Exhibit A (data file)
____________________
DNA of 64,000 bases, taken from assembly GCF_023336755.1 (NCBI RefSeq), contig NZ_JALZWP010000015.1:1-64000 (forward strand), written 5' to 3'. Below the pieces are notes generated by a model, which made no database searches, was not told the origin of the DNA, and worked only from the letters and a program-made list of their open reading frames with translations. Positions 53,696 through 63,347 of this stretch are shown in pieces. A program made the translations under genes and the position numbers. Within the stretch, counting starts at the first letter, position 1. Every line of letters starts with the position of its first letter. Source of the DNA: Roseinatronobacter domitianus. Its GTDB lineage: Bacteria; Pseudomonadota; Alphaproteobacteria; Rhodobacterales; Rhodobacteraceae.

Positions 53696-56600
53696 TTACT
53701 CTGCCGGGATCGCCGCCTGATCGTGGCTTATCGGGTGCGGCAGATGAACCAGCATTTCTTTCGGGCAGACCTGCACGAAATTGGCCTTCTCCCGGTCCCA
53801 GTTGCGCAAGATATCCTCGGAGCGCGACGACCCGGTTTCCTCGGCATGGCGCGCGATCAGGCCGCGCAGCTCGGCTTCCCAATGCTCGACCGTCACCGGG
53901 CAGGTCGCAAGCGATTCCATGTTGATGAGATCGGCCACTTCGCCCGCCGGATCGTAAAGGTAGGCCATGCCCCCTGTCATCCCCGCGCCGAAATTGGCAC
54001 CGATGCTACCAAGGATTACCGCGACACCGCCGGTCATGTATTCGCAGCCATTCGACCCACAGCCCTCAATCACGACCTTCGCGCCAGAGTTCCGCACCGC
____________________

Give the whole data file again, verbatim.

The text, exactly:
DNA of 64,000 bases, taken from assembly GCF_023336755.1 (NCBI RefSeq), contig NZ_JALZWP010000015.1:1-64000 (forward strand), written 5' to 3'. Below the pieces are notes generated by a model, which made no database searches, was not told the origin of the DNA, and worked only from the letters and a program-made list of their open reading frames with translations. Positions 53,696 through 63,347 of this stretch are shown in pieces. A program made the translations under genes and the position numbers. Within the stretch, counting starts at the first letter, position 1. Every line of letters starts with the position of its first letter. Source of the DNA: Roseinatronobacter domitianus. Its GTDB lineage: Bacteria; Pseudomonadota; Alphaproteobacteria; Rhodobacterales; Rhodobacteraceae.

Positions 53696-56600
53696 TTACT
53701 CTGCCGGGATCGCCGCCTGATCGTGGCTTATCGGGTGCGGCAGATGAACCAGCATTTCTTTCGGGCAGACCTGCACGAAATTGGCCTTCTCCCGGTCCCA
53801 GTTGCGCAAGATATCCTCGGAGCGCGACGACCCGGTTTCCTCGGCATGGCGCGCGATCAGGCCGCGCAGCTCGGCTTCCCAATGCTCGACCGTCACCGGG
53901 CAGGTCGCAAGCGATTCCATGTTGATGAGATCGGCCACTTCGCCCGCCGGATCGTAAAGGTAGGCCATGCCCCCTGTCATCCCCGCGCCGAAATTGGCAC
54001 CGATGCTACCAAGGATTACCGCGACACCGCCGGTCATGTATTCGCAGCCATTCGACCCACAGCCCTCAATCACGACCTTCGCGCCAGAGTTCCGCACCGC